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Govt of India shouldn't use FCRA to target missionaries, human rights groups: USCIRF

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Counterview Desk
The just-released United States Commission on International Religious Freedom’s (USCIRF’s) “2019 Annual Report” has said that India is one of the dozen-odd countries where USCIRF has found “deteriorating religious freedom conditions” as also “increased securitization and politicization of religion.” In India, it adds, “It is increasingly difficult to separate religion and politics, a tactic that is sometimes intentional by those who seek to discriminate against and restrict the rights of certain religious communities.”
Pushed into Tier 2 as a result of this "deterioration", India is now in the company of Afghanistan, Azerbaijan, Bahrain, Cuba, Egypt, Indonesia, Iraq, Kazakhstan, Laos, Malaysia, and Turkey”, the report says.
The report, significantly, recalls that the Individual Violators Section 212(a)(2)(G) of the Immigration and Nationality Act, which “makes inadmissible to the United States foreign officials who are responsible for or directly carried out particularly severe religious freedom violations”, was applied on Narendra Modi before he became Prime Minister.
It says, “To date, the provision’s only publicly known use was in 2005, when then Chief Minister Narendra Modi of Gujarat State in India was excluded due to his complicity in 2002 riots in his state that resulted in the deaths of an estimated 1,100 to 2,000 Muslims.”

Key findings

In 2018, religious freedom conditions in India continued a downward trend. India has a long history as a secular democracy where religious communities of every faith have thrived. The constitution guarantees the right to religious freedom, and the nation’s independent judiciary has often provided essential protections to religious minority communities through its jurisprudence.
Yet, this history of religious freedom has come under attack in recent years with the growth of exclusionary extremist narratives—including, at times, the government’s allowance and encouragement of mob violence against religious minorities—that have facilitated an egregious and ongoing campaign of violence, intimidation, and harassment against non-Hindu and lower-caste Hindu minorities. Both public and private actors have engaged in this campaign.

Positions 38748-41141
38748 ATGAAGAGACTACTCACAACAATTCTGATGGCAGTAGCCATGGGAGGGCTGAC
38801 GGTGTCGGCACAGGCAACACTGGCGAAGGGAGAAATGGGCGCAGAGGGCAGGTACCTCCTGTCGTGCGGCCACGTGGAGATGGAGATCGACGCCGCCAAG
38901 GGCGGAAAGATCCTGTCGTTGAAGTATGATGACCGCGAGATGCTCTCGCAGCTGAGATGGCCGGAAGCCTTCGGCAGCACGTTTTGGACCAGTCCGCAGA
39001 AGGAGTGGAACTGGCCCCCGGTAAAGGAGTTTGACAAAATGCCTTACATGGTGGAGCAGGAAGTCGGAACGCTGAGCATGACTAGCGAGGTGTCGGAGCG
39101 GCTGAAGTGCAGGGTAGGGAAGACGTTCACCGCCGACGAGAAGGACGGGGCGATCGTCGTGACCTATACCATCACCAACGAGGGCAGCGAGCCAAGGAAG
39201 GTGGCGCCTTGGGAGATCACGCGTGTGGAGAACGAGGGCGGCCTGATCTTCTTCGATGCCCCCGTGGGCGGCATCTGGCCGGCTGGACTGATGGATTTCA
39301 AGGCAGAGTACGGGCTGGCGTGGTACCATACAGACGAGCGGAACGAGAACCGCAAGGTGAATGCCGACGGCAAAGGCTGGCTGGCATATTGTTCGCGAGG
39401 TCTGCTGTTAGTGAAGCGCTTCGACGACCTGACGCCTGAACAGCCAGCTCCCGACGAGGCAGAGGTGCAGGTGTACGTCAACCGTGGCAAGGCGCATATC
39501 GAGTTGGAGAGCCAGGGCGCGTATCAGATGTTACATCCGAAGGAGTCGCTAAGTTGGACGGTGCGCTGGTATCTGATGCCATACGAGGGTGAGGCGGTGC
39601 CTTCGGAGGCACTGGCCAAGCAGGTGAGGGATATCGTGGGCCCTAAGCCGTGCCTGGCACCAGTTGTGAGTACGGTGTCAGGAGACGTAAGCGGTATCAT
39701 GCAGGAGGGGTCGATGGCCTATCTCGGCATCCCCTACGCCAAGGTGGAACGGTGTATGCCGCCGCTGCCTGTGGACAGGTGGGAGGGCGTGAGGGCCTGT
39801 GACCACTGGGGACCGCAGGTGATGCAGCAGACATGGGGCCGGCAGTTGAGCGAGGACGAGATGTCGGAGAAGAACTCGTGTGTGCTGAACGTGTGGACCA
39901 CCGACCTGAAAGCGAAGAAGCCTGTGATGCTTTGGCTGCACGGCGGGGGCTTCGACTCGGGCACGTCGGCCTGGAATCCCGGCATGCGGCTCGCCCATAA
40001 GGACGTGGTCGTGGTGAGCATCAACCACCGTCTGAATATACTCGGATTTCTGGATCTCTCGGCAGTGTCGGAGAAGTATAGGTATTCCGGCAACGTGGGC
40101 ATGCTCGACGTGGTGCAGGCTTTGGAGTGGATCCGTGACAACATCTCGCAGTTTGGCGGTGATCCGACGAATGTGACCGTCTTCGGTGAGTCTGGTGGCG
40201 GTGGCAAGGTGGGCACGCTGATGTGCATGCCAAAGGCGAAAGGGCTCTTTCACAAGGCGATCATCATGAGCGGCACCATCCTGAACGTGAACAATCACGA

In 2018, approximately one-third of state governments increasingly enforced anti-conversion and/or anti-cow slaughter laws discriminatorily against non-Hindus and Dalits alike. Further, cow protection mobs engaged in violence predominantly targeting Muslims and Dalits, some of whom have been legally involved in the dairy, leather, or beef trades for generations.
Mob violence was also carried out against Christians under accusations of forced or induced religious conversion. In cases involving mobs killing an individual based on false accusations of cow slaughter or forced conversion, police investigations and prosecutions often were not adequately pursued. Rules on the registration of foreign-funded nongovernmental organizations (NGOs) were discriminatorily implemented against religious minority groups.
Religious freedom conditions varied dramatically from state to state, with some states continuing to be relatively open and free for religious minorities, while others—if taken on their own—had “systematic, ongoing, egregious” violations of religious freedom. In 2018, the Supreme Court of India highlighted the deteriorating conditions for religious freedom in some states, concluding that certain state governments were not doing enough to stop violence against religious minorities and, in some extreme instances, impunity was being granted to criminals engaged in communal violence.
Prime Minister Narendra Modi seldom made statements decrying mob violence, and certain members of his political party have affiliations with Hindu extremist groups and used inflammatory language about religious minorities publicly. Victims of largescale attacks in recent years have not been granted justice, and reports of new crimes committed against religious minorities were not adequately accounted for or prosecuted.